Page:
Every time I head out to the garden to work, I have one, very excited companion. He is Lando – the gardening rooster. Lando is a free ranger and most of the day is content to follow me around as I do my daily chores. He especially loves the gardening ones. He will flap his wings and crow with excitement when ever he sees the gardening hoe. He will then race over to the garden and begin to scratch and till the soil. By scratching and pulling out vegetation, he is preparing the ground for new planting.
You can do the same with your flock by moving them around wherever you need some soil broken up or tilled. They will be happy to do the job for you. A chicken tractor is a great tool for this. Just leave them in one spot for a week and they will have it cleared for planting. At the same time they will be fertilizing the soil with their chicken droppings.
Chicken poo is a great source of nitrogen for your compost pile. To make great compost you need nitrogen and chicken manure is very rich in nitrogen. You can use a tumbler compost container or a box compost style. I use a box style at my house. Simply add droppings daily to the compost. Keep a compost container in your kitchen to collect food scraps and coffee grounds.
You will need something to turn the compost suck as a aerator crank. A compost thermometer is nice so that you can know whether the compost is heating up to the right temperature in order to kill the wrong bacteria.
Chicken manure is like gold for your garden. I scrape off every bit of it with a stiff putty knife from the area where they sleep and the ramp they walk down. I will pick up large chunks and toss it into the compost heap.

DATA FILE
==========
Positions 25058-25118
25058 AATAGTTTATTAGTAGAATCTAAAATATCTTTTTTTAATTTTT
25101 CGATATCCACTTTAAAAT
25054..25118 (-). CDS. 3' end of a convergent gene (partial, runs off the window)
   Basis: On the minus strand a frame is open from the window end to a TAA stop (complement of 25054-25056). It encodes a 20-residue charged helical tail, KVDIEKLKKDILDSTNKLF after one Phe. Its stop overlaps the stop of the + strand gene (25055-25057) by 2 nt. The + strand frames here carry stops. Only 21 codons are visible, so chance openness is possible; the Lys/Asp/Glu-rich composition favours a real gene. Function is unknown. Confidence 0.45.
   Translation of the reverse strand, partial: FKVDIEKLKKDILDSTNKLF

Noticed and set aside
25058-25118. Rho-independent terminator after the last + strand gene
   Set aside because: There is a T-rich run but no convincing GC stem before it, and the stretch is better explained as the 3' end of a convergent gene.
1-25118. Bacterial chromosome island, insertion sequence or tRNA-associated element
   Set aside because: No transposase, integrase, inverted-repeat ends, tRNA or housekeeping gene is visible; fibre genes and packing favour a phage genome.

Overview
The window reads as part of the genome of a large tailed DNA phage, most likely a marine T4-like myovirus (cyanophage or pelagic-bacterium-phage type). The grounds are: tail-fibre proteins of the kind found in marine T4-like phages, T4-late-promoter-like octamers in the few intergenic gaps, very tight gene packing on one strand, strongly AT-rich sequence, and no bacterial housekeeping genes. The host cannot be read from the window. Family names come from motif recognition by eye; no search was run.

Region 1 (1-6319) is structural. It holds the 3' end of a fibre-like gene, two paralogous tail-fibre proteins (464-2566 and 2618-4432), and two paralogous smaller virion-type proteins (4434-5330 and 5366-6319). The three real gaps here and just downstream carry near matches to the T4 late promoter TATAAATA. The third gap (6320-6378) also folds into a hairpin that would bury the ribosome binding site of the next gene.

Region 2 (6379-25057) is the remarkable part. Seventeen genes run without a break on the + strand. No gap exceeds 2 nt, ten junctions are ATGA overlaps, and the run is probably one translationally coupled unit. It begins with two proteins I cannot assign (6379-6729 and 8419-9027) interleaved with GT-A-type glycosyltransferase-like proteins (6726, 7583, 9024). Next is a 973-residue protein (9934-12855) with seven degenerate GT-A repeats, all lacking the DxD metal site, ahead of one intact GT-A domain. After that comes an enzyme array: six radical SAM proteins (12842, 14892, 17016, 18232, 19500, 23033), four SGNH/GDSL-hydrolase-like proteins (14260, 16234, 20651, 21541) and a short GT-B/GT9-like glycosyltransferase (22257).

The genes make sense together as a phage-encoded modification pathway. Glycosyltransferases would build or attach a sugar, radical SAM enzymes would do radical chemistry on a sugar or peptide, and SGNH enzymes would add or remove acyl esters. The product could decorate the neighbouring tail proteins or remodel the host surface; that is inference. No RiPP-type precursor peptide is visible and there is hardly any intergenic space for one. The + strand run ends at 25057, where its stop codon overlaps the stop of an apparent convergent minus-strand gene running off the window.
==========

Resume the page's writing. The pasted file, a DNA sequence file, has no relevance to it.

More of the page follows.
I use the used bedding from the coop to mulch around the garden beds. Fresh dropping that have not been composted can be too hot and may burn the plants, so keep the mulch some distance from the plant’s base and leaves.
I even save the liquid from the waterers each day and use it to water my plants. There is often chicken poo that has made its way into the waterer and that helps to fertilize the plants as well.
In the garden I like to wear my chicken Slogger gardening boots with the cute pictures of chickens on them. Lando likes them too as he is always pecking at the pictures.
I plant herbs in my garden which will benefit my flock. Oregano is a natural antibiotic. Just dry it and add it to your chicken’s water supply. Sage is an antibiotic that can be used to combat salmonella in chickens. Bee balm aids in respiratory problems and digestive tract health. Thyme aids in respiratory health and has an antibiotic and antibacterial properties. Parsley is a laying stimulant. These herbs can be dried and added to both feed and water.
A good read is “Gardening With Chickens” by Lisa Steele. It contains ideas for planning a garden with chickens in mind. It has some gorgeous photos.
Nothing is more relaxing than spending time in the garden. Lando is my gardening buddy and he makes sure that all the plants needs are taken care of.
For tips and tricks for raising outstanding silkies check out our Chicken Learning Center at VJPPoultry.com . VJP Poultry is an NPIP and state inspected hatchery located 30 miles north of St. Paul. We hatch out silkies all year long so we always have stock available. Like us on Facebook to get weekly updates on what we currently have for sale.
Victoria J. Peterson